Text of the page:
Operation Spectrum

July 11, 2017 Crime , OPINION/NEWS , South America

AP photo

 

By

Ricardo Swire

 

“The word Spectrum refers in Portuguese to the phantom-like nature of a fugitive, who lived discretely and in the shadows evading police for almost thirty years.” – recent statement delivered by a high ranking Brazil Federal Police official.

On July 1, 2017 twenty-four Brazilian Federal Police Counter-Narcotics operations conducted by one hundred and fifty officers, seized prestige automobiles, aircraft, farms and real estate collectively valued US$10 million. Operation Spectrum law enforcers also detained the legendary specter known as “Cabeca Branca” or “White Head” in Sorriso (Smile) city, in the central Brazilian state Mato Grosso.

White Head’s £75.9 million personal fortune spread across offshore bank accounts, vehicles and property. He received plastic surgery to evade law enforcement. The specter also changed his name and masqueraded as a married professional Agriculturalist with a young son. The family lived in Rio de Janeiro, Brazil. White Head’s drug syndicate introduced five tons of cocaine to the drugs market. After Operation Spectrum officers detained the suspect photographic data, showing White Head’s original facial characteristics, was compared to an updated photograph. Officers concurred both images were the same person.

For three decades the Brazilian specter managed a complex and deadly cocaine network. Associated members used armored cars and high caliber firearms for protection. White Head had selective control of secret labs in Bolivian, Colombian and Peruvian jungles, warehouses in Paraguay and Brazil, along with distribution systems in America and Europe. His organization was a featured cocaine supplier to local Sao Paulo and Rio de Janeiro traffickers.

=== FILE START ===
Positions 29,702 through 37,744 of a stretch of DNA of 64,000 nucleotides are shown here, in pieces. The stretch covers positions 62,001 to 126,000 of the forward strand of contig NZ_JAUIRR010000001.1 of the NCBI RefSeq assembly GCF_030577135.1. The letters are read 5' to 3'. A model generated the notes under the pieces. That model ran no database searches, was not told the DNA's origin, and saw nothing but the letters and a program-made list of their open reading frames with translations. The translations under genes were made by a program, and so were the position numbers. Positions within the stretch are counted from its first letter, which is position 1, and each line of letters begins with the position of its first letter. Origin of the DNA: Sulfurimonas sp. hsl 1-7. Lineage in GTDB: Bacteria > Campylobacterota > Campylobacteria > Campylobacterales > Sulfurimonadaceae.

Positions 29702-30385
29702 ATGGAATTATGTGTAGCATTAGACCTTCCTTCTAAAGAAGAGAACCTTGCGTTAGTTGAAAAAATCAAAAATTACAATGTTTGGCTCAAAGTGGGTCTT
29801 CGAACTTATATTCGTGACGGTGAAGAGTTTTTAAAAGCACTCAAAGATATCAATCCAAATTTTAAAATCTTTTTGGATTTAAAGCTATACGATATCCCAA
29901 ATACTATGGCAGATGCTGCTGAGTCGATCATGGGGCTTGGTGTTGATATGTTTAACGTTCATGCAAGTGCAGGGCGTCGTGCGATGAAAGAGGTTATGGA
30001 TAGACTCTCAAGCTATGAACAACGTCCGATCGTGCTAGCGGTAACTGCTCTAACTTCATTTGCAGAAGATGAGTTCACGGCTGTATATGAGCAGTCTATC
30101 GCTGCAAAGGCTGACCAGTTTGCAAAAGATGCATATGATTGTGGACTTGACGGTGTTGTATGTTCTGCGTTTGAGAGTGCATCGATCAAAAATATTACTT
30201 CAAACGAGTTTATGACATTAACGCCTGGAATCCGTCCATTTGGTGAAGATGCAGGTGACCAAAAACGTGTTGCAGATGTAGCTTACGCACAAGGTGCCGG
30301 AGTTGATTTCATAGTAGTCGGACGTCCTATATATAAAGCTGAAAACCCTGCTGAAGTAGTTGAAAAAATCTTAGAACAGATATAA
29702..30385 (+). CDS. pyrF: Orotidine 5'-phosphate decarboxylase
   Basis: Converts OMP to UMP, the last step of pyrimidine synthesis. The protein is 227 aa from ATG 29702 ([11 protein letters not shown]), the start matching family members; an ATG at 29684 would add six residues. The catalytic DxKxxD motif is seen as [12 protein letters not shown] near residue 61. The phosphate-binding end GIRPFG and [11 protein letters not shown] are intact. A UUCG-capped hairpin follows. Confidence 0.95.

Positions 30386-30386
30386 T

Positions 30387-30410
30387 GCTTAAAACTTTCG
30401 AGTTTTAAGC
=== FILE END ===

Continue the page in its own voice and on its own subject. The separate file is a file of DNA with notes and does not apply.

Consignments were transported by plane from manufacturing points via Venezuela to isolated farms in western Brazil. Trucks, modified with secret compartments, moved the cocaine to Brazil’s main cities for shipment overseas. A few days before Operation Spectrum’s detention of the legendary cocaine kingpin, a Brazilian Air Force jet fired warning shots at a suspicious small plane and forced it to land in Goias state western Brazil. After law enforcers searched the grounded aircraft half ton of cocaine was discovered aboard.

Updated regional intelligence data identifies Bolivia as Brazil’s greatest cocaine source. Trafficking activity is constant along the two thousand one hundred and twenty-six mile frontier. One Brazil Federal Police Counter-Narcotics agent identifies the state of Rondonia as a popular Bolivian trafficking route. Product is also transported on similar small planes to private landing strips in Brazil. The consignment is transferred over land to Porto Velho. Additionally consignments are smuggled in luggage ferried to river ports, or inside small dugout canoes that journey along the Mamore River, mainly during late night hours.

The Mamore River meanders between Brazil and Bolivia with several docking facilities at least one hundred meters apart. Cocaine consignments are stockpiled in “Guayaramerin,” a Bolivian border town. Twenty minute flights transport product to Brazil. The remainder is shipped by canoes across the Mamore River. Traffickers pay US$50 per kilogram or two point two pounds of cocaine. In Porto Velho, capital of Rondonia state Brazil, product is retailed for US$250 per kilo. After a similar portion reaches San Paulo, or other Brazilian big cities, the price is US$6,000 each kilo.

 

 

 

 

Ricardo Swire - Tuck Magazine

Ricardo Swire

Ricardo Swire is the Principal Consultant at R-L-H Security Consultants & Business Support Services and writes on a number of important issues.

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